Card. Did he not, contrary to forme of Law, Deuise strange deaths, for small offences done? Yorke. And did he not, in his Protectorship, Leuie great summes of Money through the Realme, For Souldiers pay in France, and neuer sent it? By meanes whereof, the Townes each day reuolted

Buck. Tut, these are petty faults to faults vnknowne, Which time will bring to light in smooth Duke Humfrey

King. My Lords at once: the care you haue of vs, To mowe downe Thornes that would annoy our Foot, Is worthy prayse: but shall I speake my conscience, Our Kinsman Gloster is as innocent, From meaning Treason to our Royall Person, As is the sucking Lambe, or harmelesse Doue: The Duke is vertuous, milde, and too well giuen, To dreame on euill, or to worke my downefall

Qu. Ah what's more dangerous, then this fond affiance? Seemes he a Doue? his feathers are but borrow'd, For hee's disposed as the hatefull Rauen. Is he a Lambe? his Skinne is surely lent him, For hee's enclin'd as is the rauenous Wolues. Who cannot steale a shape, that meanes deceit? Take heed, my Lord, the welfare of vs all, Hangs on the cutting short that fraudfull man. Enter Somerset

Som. All health vnto my gracious Soueraigne

King. Welcome Lord Somerset: What Newes from France? Som. That all your Interest in those Territories, Is vtterly bereft you: all is lost

King. Cold Newes, Lord Somerset: but Gods will be done

Yorke. Cold Newes for me: for I had hope of France, As firmely as I hope for fertile England. Thus are my Blossomes blasted in the Bud, And Caterpillers eate my Leaues away: But I will remedie this geare ere long, Or sell my Title for a glorious Graue. Enter Gloucester.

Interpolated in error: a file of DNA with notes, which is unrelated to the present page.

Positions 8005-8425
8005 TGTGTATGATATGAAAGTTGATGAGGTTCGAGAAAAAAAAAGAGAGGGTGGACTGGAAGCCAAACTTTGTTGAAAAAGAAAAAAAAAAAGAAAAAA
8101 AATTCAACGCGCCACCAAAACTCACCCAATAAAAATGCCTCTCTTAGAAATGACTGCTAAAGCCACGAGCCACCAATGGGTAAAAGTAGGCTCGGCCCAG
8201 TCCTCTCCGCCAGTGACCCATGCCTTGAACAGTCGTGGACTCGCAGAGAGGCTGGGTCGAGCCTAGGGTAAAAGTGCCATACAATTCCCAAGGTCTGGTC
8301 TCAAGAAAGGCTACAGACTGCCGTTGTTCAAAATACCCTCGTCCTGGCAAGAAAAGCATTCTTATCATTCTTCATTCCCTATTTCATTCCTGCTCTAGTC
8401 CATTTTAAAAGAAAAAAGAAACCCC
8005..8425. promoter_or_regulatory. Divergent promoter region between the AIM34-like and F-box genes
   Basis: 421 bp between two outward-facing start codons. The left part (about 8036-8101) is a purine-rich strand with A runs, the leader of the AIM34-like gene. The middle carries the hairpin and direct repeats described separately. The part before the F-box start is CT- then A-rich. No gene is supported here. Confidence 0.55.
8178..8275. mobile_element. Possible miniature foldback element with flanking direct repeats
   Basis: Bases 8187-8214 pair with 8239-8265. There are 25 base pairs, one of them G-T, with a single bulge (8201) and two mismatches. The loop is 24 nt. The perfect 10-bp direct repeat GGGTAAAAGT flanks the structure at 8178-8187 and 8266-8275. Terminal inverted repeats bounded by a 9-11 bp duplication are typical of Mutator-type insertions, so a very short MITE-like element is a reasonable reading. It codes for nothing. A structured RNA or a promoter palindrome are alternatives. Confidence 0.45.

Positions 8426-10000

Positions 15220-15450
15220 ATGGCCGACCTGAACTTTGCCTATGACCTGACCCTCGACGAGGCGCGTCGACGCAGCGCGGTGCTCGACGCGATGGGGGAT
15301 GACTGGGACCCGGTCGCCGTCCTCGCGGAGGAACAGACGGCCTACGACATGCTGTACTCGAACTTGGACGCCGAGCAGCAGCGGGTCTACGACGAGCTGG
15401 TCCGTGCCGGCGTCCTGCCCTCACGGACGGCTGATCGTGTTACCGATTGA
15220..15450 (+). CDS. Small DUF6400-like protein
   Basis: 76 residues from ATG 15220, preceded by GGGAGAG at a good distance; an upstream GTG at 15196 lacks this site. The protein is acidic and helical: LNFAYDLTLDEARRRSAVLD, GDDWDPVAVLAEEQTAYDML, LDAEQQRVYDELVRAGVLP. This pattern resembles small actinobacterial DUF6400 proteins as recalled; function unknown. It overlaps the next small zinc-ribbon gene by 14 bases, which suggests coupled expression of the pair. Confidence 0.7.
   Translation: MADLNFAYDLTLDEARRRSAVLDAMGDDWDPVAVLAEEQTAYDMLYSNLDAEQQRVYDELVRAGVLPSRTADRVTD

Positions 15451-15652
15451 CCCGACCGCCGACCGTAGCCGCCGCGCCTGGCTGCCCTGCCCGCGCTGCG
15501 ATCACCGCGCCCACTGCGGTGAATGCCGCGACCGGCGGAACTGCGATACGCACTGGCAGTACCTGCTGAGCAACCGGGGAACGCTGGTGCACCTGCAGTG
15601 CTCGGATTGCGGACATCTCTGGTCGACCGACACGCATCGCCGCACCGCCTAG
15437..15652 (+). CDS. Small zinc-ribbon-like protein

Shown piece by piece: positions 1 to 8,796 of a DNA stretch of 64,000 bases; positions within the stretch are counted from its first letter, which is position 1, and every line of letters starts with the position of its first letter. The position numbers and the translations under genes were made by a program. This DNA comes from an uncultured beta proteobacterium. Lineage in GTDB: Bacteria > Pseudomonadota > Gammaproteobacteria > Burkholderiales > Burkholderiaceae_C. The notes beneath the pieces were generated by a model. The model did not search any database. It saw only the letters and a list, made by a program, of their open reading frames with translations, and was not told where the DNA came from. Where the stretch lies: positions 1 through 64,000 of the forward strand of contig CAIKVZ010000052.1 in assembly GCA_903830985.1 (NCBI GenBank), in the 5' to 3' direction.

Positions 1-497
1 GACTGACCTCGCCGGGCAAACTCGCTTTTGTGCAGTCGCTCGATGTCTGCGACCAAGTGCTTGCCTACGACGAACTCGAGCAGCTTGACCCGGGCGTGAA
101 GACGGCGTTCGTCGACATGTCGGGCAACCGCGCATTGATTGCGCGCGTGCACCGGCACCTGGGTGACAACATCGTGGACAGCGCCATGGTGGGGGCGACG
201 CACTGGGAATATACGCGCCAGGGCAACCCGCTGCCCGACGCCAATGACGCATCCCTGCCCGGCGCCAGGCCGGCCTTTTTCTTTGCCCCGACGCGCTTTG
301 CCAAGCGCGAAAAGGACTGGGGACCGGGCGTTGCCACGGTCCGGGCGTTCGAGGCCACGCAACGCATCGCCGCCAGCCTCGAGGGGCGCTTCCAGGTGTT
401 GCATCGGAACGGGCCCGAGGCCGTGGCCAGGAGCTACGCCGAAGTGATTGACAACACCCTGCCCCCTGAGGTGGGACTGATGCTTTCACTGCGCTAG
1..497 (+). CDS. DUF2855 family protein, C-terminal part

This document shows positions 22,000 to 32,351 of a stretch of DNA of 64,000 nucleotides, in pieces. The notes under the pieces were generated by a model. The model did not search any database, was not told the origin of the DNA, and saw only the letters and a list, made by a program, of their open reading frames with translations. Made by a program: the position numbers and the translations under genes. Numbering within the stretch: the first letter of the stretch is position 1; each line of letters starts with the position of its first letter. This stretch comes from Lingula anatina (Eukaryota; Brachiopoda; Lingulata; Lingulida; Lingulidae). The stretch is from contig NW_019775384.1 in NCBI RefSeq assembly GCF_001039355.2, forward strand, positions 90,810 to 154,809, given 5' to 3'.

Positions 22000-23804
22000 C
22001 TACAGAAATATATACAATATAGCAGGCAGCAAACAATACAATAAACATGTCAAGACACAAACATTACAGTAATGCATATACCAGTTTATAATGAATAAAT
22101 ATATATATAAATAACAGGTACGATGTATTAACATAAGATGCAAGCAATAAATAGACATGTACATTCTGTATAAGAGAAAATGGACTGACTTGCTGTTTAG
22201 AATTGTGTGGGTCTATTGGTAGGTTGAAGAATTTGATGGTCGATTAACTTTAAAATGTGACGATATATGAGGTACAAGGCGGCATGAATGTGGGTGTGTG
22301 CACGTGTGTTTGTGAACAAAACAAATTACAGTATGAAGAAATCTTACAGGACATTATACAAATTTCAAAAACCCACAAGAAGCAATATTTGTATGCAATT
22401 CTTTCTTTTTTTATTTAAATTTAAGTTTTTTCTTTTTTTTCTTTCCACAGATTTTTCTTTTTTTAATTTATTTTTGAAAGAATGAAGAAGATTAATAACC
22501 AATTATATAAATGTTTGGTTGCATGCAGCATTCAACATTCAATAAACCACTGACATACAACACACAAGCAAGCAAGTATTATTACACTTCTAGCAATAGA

Glost. All happinesse vnto my Lord the King: Pardon, my Liege, that I haue stay'd so long

Suff. Nay Gloster, know that thou art come too soone, Vnlesse thou wert more loyall then thou art: I doe arrest thee of High Treason here

Glost. Well Suffolke, thou shalt not see me blush, Nor change my Countenance for this Arrest: A Heart vnspotted, is not easily daunted. The purest Spring is not so free from mudde, As I am cleare from Treason to my Soueraigne. Who can accuse me? wherein am I guiltie? Yorke. 'Tis thought, my Lord, That you tooke Bribes of France, And being Protector, stay'd the Souldiers pay, By meanes whereof, his Highnesse hath lost France

Glost. Is it but thought so? What are they that thinke it? I neuer rob'd the Souldiers of their pay, Nor euer had one penny Bribe from France. So helpe me God, as I haue watcht the Night, I, Night by Night, in studying good for England. That Doyt that ere I wrested from the King, Or any Groat I hoorded to my vse, Be brought against me at my Tryall day. No: many a Pound of mine owne proper store, Because I would not taxe the needie Commons, Haue I dis-pursed to the Garrisons, And neuer ask'd for restitution

Card. It serues you well, my Lord, to say so much

Glost. I say no more then truth, so helpe me God

Yorke. In your Protectorship, you did deuise Strange Tortures for Offendors, neuer heard of, That England was defam'd by Tyrannie

Glost. Why 'tis well known, that whiles I was Protector, Pittie was all the fault that was in me: For I should melt at an Offendors teares, And lowly words were Ransome for their fault: Vnlesse it were a bloody Murtherer, Or foule felonious Theefe, that fleec'd poore passengers, I neuer gaue them condigne punishment. Murther indeede, that bloodie sinne, I tortur'd Aboue the Felon, or what Trespas else

William Shakespeare
Classic Literature Library

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